As Ren Wang, an assistant director general at the UN Food and Agriculture Organization notes, “The Global Agenda is committed to mobilising multi-stakeholder participation in achieving the SDGs… emphasising [that] no one be left behind.”

The Global Agenda works by encouraging dialogue between its diverse members, building shared “action networks” to shape new approaches to sustainable livestock. It encourages the wider adoption and scaling up of solutions, and works to create an enabling environment, by focusing policymakers’ and governments’ attention on the need for sustainable strategies. This doesn’t necessarily lead to comfortable co-existence. With everyone from the largest global meat-trade associations to vociferous NGO campaigners, debates are often lively. However the focus on convening across diverse views and groups has led to some novel collaborations. For example, in the face of multiple issues of deforestation, challenge to farmers’ livelihoods and increasing concern for animal welfare, a group of Colombian cattle ranchers, academics and a welfare NGO came together to demonstrate how some forms of cattle ranching can actually protect and renew the environment.

One important participant in the process is the International Poultry Council (IPC), representing major poultry producers worldwide. When interviewed, Anne-Marie Neeteson, chair of the IPC’s Environment and Sustainability Working Group, emphasised how far poultry production had come in 40 years in terms of working to improve significant welfare and productivity problems such as leg health and liveability. “Poultry is the major source of animal protein globally,” said Neeteson. “We need and want to show where we contribute to society: from providing diverse, safe and healthy meats with a very good environmental footprint to improved welfare, continuous innovations, being a great entry into business and [poultry’s] importance for the viability of the regions.”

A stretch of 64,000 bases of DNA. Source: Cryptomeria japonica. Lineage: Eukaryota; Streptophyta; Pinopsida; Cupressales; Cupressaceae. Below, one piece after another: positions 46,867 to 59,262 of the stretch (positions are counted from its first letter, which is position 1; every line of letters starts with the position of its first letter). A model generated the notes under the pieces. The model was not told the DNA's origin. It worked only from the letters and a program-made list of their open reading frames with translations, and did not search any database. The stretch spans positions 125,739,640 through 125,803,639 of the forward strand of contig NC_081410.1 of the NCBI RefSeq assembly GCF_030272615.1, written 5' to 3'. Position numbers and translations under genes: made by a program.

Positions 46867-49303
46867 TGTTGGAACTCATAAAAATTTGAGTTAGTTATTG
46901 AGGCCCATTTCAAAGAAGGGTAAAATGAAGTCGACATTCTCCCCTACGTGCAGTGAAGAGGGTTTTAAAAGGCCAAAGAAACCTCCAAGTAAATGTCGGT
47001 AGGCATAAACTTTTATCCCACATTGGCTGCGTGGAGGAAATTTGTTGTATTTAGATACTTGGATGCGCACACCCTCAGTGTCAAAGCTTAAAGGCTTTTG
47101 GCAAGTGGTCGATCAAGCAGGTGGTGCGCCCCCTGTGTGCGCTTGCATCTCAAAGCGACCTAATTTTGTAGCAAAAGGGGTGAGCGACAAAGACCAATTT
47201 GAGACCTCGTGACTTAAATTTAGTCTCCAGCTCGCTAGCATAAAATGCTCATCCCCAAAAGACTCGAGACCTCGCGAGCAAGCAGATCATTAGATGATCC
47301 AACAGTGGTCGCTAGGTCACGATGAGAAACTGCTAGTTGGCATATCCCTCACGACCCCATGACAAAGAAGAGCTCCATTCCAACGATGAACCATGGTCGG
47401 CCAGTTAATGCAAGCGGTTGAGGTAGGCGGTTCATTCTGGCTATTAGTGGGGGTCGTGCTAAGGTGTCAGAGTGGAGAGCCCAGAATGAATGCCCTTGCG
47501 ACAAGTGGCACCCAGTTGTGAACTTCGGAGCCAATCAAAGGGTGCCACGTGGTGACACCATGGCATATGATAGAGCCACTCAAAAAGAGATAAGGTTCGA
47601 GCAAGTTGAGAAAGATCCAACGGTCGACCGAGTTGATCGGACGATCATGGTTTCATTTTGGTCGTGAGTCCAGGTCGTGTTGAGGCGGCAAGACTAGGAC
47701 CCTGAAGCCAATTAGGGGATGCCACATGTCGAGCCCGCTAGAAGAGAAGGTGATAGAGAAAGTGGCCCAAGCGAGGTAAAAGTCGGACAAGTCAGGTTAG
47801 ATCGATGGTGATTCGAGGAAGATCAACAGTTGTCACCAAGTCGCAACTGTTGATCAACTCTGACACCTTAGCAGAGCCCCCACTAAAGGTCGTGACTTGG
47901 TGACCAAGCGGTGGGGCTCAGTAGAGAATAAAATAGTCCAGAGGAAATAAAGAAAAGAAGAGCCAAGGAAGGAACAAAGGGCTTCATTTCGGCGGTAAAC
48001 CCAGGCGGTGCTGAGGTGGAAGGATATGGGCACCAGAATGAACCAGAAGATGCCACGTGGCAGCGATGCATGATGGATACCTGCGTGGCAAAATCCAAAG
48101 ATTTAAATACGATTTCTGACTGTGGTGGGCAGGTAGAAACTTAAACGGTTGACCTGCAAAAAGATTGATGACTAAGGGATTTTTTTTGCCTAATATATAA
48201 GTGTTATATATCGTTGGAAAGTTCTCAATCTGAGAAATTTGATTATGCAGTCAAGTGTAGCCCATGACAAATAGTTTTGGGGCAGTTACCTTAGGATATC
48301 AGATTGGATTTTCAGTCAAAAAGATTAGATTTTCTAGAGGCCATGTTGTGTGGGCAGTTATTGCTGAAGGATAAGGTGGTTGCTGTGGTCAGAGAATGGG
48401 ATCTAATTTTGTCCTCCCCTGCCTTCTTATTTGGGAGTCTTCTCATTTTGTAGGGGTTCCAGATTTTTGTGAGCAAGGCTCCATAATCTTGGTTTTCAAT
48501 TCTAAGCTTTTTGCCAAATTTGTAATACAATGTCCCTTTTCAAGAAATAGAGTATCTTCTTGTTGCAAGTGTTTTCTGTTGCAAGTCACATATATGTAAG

June 2018 sees the latest chance for Global Agenda members to come together to share ideas and springboard new action programmes. Titled “Livestock on the Move”, the event will showcase the rapidly changing trajectory of the sector towards sustainability, with four major themes focusing on: food and nutrition security; livelihoods and growth; health and animal welfare; and climate and natural resource use. All groups and businesses are welcome to contribute to their ideas marketplace (see the link below).

It is clear that we are at a turning point in the future of food – and that a rebalancing of how much animal protein the world eats, and where and how meat products are consumed, is an inevitability. However, by putting livestock on our shared Global Agenda, the future for sustainability looks brighter.

This article was originally published in the May 2018 issue of Poultry Digital Magazine

Ryan Johnson

Editor at The Poultry Site

Ryan worked in conservation from 2008 to 2017, during which time he operated a rainbow trout hatchery and helped to maintain public and protected green spaces in Canada for the Toronto and Region Conservation Authority. As editor of The Poultry Site, he now writes about challenges and opportunities in agriculture across the globe.